Director of National Intelligence James Clapper testifies before a Senate Armed Services Committee hearing on foreign cyber threats, on Capitol Hill in Washington DC, 5 January 2017 Reuters/Kevin Lamarque

President Donald Trump asked former American intelligence agency chief James Clapper to refute a controversial dossier of allegations that his election campaign colluded with Russia.

"His main concern was, I think he asked me to put out a rebuttal or repudiation of the dossier which I couldn't do and didn't," said Clapper of Trump's request in early January during an ABC News interview on Monday 6 March.

"I had no way of validating, at the time corroborating the information in it. Some of the second and third order sources that were used in that we could not corroborate and I told him that," said the former director of national intelligence who served under President Barack Obama between 2010 to early 2017 and advised Trump during the transition period.

The dossier that drew Trump's ire caused a stir when its full contents were published by BuzzFeed on 11 January. The 35-page document makes salacious allegations about Trump's behaviour during visits to Russia and indicates contacts between members of the Trump campaign and Russian officials.

It was sourced and compiled by a former British MI6 spy who had been based in Moscow in the early 1990s and was funded, in part, by Trump's Republican and Democratic political rivals.

President Trump was briefed on its contents in early January by FBI director James Comey before publication of an interagency intelligence report that found Russia assisted the Trump campaign to win the 2016 election.

The same day the Russia dossier was published, Trump met with James Clapper about the document and urged him to denounce it.

"The [intelligence community] has not made any judgment that the information in this document is reliable, and we did not rely upon it in any way for our conclusions," is all Clapper wrote in a statement at the time. Since then, some details of conversations between foreign nationals set out in the document have been corroborated by US investigators.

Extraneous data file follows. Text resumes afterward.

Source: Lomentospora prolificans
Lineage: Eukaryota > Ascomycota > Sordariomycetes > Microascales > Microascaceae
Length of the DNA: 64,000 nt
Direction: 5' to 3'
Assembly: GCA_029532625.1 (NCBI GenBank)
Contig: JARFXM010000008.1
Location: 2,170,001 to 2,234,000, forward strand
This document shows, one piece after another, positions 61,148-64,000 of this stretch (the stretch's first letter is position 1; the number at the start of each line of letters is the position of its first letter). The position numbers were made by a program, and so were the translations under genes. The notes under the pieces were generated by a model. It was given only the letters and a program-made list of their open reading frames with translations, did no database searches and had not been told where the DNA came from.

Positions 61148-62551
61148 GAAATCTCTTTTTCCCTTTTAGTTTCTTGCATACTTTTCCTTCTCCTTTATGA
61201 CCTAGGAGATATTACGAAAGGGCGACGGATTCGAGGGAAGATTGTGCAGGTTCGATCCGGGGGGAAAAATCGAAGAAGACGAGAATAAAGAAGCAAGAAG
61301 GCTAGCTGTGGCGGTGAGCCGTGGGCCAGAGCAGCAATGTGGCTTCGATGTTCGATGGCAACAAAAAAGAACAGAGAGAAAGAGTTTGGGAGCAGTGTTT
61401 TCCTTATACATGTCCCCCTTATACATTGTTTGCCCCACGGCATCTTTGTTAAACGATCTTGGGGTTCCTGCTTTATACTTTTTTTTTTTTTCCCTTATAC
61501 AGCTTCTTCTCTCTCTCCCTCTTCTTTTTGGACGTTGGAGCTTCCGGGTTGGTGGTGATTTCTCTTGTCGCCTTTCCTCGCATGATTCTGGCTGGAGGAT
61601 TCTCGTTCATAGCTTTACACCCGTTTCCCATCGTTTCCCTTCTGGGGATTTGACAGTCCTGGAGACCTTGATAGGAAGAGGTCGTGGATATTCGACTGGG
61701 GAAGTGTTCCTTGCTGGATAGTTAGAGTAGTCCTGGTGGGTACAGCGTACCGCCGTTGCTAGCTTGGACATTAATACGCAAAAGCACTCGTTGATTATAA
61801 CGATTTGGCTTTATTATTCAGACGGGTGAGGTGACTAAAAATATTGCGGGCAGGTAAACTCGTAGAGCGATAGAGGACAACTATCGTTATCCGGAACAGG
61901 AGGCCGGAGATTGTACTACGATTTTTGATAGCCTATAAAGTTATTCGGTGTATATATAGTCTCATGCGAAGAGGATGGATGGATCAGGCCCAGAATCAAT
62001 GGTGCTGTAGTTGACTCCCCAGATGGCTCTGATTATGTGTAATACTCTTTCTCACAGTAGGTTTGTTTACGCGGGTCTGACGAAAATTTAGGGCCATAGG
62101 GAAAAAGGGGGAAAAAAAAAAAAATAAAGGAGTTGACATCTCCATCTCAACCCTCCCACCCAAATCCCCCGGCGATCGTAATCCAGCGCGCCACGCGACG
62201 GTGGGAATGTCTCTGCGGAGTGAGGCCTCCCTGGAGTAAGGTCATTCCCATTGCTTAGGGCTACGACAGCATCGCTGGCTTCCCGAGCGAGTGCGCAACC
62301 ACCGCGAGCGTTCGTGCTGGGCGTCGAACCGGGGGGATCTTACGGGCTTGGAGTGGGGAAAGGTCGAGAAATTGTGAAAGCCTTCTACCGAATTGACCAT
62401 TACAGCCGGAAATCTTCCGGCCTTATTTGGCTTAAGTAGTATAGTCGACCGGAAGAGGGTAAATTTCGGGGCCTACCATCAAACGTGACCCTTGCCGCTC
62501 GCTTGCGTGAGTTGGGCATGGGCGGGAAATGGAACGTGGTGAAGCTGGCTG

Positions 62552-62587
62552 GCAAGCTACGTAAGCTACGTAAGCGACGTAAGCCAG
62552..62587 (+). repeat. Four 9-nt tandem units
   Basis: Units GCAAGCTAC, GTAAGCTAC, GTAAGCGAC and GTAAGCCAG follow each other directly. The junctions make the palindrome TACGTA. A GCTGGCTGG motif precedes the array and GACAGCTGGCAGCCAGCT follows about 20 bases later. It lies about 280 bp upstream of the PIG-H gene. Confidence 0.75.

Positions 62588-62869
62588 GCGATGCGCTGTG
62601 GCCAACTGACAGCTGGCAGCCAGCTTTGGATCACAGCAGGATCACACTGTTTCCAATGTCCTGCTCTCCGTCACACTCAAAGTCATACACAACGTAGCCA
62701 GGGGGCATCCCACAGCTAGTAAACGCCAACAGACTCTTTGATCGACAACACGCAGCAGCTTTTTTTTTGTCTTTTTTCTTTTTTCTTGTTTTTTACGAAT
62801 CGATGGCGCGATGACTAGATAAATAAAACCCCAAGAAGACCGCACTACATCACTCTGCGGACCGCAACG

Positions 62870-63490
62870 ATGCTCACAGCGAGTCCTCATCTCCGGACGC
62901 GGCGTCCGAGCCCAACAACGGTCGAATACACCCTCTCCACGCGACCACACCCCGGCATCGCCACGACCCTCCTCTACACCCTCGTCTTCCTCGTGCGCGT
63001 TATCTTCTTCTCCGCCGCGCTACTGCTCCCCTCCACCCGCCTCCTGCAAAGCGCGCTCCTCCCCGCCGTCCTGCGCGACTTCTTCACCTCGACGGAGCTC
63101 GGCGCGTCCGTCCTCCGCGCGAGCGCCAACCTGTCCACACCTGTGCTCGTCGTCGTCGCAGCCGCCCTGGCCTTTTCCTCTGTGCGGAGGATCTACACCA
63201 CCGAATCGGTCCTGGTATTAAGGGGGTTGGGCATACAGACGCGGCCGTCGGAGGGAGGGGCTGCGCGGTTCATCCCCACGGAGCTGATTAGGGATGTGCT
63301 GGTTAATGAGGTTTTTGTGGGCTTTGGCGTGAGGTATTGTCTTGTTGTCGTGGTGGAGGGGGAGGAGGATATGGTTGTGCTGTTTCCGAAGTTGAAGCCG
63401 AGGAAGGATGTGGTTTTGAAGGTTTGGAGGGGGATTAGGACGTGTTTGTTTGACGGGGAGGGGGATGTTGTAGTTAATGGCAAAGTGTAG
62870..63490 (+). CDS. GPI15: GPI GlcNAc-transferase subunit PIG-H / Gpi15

Clapper spoke with ABC News on Monday after Trump accused former President Barack Obama over the weekend of putting a wiretap on Trump Tower during the 2016 election. In October US law enforcement did receive a warrant to intercept communications of some Trump campaign members and associates under suspicion that they were in touch with Russian government officials and intelligence agents.

"It's pretty clear that there was some sort of surveillance or wiretaps that had to have existed," said White House Press Secretary Sean Spicer in response to questions on Monday about Trump's claims. The president has asked the Congressional intelligence committees to investigate why his campaign was being investigated. The question could be included in two ongoing probes into the extent of Russian influence on the election.

However "there was no wiretap against Trump Tower during the campaign conducted by any part of the national intelligence community," Clapper insisted on Monday.

Senator John McCain, chairman of the Armed Services Committee, said that Trump needs to give more information to the American people and Congress about his wiretapping accusations. "The dimensions of this are huge," McCain said. "It's accusing a former president of the United States of violating the law. That's never happened before."